I just got back from a whirlwind weekend of gaming at the PAX East convention. The gaming there isn't just video gaming, which is nice. In fact, 90% of the gaming I did this weekend was tabletop. I discovered a lot of cool new games (co-op and competitive) and made new friends. It was a shiny happy weekend of gaming!
During the weekend, there were also a bunch of panels on a bunch of things. Two of them, as I wrote in my last entry, were focused on gender. The third was a talk about diversity in general but that, of course, includes gender diversity.
Two of these panels were awesome in very different ways. One, sadly, set itself up to fall by making the focus on female characters and choosing to then focus on their physical aspects. Failure or success of the panel, though, the Mass Effect series did not get enough mentions.
|It's really hard to find Mass Effect marketing image that doesn't involve m!Shep. Shame.|
Yeah, that's right. Anyone that follows me on Twitter will not be surprised in the slightest that I brought ME up. Still! I have a valid point! Lesley told me so! In fact, at one point during the second (better) panel on gender issues in gaming, I leaned over to her and said something along the lines of "dude, this could be a whole panel. better yet, I'm going to write something about gender in Mass Effect," and she said something to the effect of "you are awesome, and I support your idea" and then we high-fived (this is the gist).
Okay, so why do I think the Mass Effect series should get a series of blog posts (I know it's been discussed elsewhere, but I don't recall seeing something beyond the asari angle)? And why should you care if you have never even heard of Mass Effect?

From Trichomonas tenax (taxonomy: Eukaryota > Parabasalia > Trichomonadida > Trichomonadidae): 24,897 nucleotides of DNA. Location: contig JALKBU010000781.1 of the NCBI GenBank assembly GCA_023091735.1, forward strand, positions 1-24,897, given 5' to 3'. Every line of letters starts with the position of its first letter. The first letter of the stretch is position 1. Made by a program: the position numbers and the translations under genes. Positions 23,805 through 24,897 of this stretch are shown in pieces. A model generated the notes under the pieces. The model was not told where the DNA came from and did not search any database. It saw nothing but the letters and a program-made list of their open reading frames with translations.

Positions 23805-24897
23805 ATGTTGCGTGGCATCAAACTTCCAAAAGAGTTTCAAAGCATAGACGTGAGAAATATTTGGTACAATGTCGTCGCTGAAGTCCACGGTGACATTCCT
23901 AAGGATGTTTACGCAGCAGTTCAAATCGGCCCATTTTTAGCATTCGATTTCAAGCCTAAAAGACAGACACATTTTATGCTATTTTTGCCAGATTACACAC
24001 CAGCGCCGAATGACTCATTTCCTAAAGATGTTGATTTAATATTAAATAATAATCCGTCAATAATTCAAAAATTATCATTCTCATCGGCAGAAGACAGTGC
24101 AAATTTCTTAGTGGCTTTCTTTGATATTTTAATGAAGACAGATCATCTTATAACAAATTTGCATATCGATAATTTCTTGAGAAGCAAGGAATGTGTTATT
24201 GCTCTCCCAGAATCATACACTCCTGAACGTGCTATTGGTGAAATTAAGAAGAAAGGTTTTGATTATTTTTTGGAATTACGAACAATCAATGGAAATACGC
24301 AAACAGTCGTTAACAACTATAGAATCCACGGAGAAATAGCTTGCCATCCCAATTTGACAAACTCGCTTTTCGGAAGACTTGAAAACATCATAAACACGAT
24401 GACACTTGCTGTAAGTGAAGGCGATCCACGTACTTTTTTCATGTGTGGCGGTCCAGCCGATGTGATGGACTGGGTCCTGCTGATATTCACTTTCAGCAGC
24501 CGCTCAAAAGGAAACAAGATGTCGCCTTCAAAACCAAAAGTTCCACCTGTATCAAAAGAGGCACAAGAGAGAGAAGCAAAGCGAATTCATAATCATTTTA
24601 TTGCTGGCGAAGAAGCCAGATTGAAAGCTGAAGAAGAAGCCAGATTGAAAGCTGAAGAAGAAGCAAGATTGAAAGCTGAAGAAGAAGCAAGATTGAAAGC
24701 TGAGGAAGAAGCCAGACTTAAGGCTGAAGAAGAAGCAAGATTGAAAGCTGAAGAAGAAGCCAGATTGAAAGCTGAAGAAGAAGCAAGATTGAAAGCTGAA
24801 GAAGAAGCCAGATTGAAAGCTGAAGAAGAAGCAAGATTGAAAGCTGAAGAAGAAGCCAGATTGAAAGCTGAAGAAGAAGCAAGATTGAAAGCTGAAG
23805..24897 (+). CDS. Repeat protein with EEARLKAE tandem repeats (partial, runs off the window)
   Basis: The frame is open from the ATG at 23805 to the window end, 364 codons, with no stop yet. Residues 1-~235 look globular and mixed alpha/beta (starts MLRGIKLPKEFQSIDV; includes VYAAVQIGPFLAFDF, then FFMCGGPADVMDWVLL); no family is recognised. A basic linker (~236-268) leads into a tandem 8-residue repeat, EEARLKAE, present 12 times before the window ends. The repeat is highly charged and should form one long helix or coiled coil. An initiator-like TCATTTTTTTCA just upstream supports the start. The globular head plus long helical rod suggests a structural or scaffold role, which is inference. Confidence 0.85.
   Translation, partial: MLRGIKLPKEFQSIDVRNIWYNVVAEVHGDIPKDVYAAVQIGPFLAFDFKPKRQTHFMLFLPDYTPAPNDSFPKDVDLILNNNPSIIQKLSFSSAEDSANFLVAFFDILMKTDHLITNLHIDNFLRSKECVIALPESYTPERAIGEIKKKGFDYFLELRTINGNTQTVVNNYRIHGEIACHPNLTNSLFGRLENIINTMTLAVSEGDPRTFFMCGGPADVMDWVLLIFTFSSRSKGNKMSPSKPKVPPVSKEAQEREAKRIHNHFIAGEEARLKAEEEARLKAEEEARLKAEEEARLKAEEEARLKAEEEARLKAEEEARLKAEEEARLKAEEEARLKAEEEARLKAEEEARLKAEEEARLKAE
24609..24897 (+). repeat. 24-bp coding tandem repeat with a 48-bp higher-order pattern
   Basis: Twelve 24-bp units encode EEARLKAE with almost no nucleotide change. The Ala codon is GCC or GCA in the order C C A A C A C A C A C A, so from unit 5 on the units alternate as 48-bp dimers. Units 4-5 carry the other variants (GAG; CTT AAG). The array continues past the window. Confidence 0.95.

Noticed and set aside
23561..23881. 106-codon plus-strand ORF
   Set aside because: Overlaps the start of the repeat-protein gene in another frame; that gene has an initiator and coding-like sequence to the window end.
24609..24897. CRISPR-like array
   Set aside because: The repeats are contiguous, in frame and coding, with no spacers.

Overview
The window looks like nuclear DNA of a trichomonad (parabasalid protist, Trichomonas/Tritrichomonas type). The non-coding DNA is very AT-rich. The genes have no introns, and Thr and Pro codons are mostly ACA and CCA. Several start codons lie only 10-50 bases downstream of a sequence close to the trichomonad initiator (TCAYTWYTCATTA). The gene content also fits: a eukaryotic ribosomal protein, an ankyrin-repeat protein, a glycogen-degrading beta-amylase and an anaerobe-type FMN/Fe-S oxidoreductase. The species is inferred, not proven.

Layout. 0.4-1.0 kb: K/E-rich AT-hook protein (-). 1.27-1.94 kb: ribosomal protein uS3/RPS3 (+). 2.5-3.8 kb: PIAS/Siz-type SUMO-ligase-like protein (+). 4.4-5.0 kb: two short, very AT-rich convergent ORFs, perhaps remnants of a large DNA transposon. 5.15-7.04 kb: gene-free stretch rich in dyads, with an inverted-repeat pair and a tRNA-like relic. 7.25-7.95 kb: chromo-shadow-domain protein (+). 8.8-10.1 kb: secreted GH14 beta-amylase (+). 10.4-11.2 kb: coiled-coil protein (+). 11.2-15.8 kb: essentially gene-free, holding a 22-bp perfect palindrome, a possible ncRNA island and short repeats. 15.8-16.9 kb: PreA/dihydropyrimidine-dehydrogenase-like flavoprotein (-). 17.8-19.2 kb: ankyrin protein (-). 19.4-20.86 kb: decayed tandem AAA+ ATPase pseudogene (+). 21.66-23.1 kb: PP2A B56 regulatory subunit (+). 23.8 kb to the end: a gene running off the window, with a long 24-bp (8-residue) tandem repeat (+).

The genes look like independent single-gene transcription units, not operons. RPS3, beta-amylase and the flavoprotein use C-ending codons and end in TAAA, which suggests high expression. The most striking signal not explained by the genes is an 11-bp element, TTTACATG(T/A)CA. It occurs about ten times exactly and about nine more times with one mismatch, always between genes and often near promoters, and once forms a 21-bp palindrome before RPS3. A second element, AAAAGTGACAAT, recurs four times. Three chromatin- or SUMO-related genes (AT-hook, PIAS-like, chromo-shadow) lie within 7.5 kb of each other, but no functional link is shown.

Answer the first: 'cause BioWare kinda did a damn find job of portraying female characters in their universe. Not only that, they did a decent (which is less than damn fine, but better than a lot of the games I've played) job of portraying female sexuality in their universe.
They also, and I'll talk about this, did a good job of portraying a relationship/relationships that are either gender blind or same-gendered, depending on your view (more on that when I talk about Liara and the asari), and of setting up a feeling of queerness that's there if you've got your receptors tuned. There's also a big, unfortunate hole there, but more on that later, too.
Basically, in a nutshell (what kind of shell would have me for a nut?), I think MassEffect has done it as right as any mainstream game out there.
But the reason you should care if you're not a gamer is 'cause MassEffect has done it more right than pretty much any form of mainstream media out there (besides comics). And if you're reading this at all, it's because you care about media. Or because you're my friend and are supportive. Either way, I appreciate you.
Speaking of friends, this discussion is going to be focused on two games (and some comics maybe), with brief comparisons if I feel like it. If you want to read what will be an awesome discussion of gender in gaming as a whole, go read my friend's blog at www.your-critic.com.
In the next few weeks, I'm going to spend some time delving into the universe of Mass Effect with an eye towards a critical discussion of gender and sexuality. Hopefully it'll be fun, entertaining, informing, and vaguely interesting. At the very least, it gives me an excuse to play through the games again...